Editor’s note: This article was initially published in The Daily Gazette, Swarthmore’s online, daily newspaper founded in Fall 1996. As of Fall 2018, the DG has merged with The Phoenix. See the about page to read more about the DG.
Last Sunday, Swarthore’s resident ensemble, Orchestra 2001, presented another eclectic collection of 20th and 21st century music. As usual, there was a theme: all the pieces or their musicians had some connection to Romania.
The highlight of the evening was undoubtedly the American composer Jon Deak’s “Lucy and the Count,” subtitled “Lovedreams from Transylvania.” Imagine a more loosely structured version of “Peter and the Wolf,” replace the fairy tale with Bram Stoker’s “Dracula,” the orchestra with a string quartet with solo contrabass (performed by the composer), and you might have an idea of what it sounded like. Deak’s exciting, occasionally hilarious, and evocative music was narrated by the composer in suitable high Dracula style. The short piece highlighted only three scenes, but kept up a narrative with some descriptive sounds and some nice themes along the way. Deak also offered an encore, an excerpt from “B.B. Wolf (an apologia)” as an encore, a first-person narrative from the Big Bad Wolf himself.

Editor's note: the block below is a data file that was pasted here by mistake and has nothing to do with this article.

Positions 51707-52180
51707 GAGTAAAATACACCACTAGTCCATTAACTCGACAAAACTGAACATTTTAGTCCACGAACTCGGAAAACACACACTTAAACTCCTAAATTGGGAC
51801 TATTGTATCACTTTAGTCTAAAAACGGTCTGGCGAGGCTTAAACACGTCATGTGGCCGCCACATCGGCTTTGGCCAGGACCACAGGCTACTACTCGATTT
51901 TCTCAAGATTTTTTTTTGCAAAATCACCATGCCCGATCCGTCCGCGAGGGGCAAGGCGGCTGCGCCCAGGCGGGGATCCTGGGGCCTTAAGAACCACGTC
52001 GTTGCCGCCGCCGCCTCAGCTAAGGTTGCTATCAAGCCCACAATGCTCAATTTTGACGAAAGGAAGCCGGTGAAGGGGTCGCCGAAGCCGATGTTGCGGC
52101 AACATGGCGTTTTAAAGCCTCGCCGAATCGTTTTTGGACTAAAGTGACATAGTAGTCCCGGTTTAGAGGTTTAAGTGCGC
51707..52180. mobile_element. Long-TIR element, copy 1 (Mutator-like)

The most musically notable piece on the program was the East Coast premiere (and first major American performance) of the Romanian composer George Enescu’s Chamber Symphony (1954). A tightly constructed and dense work, the work shows the unmistakable influence of Debussy and Ravel, but also of later harmonic innovations and the composer’s Eastern European heritage. The piece is most notable for its extreme concentration: the amount of material could easily sustain a 40-minute work, but here is condensed into a busy 17 minutes. The orchestra navigated the score impressively, with an impressively blended sound in some unusual combinations.
The program also included the world premiere of Liviu Marinescu’s “Ostinato,” for cello and chamber orchestra, here performed by the composer. In his program note, the composer wrote “I have been trying to bridge the gap [between composer and audience.]” Ironically, the piece was by far the most complex and least audience-friendly of the evening, and was the most difficult to follow and enjoy on the first listening. The lanugage was a vaguely Webern-esque one of fragmented phrases and colorful instrumentation.
More engaging was the Philadelphia premiere of Brian Kersher’s “Pastorale and Scherzino,” an accessible and lovely short piece performed by the accomplished (Romanian) violinist Lenuta Ciulei. Bela Bartok’s popular medley, “Rumanian Folk Dances,” here in the chamber orchestra arrangement ended the evening on an exuberant note.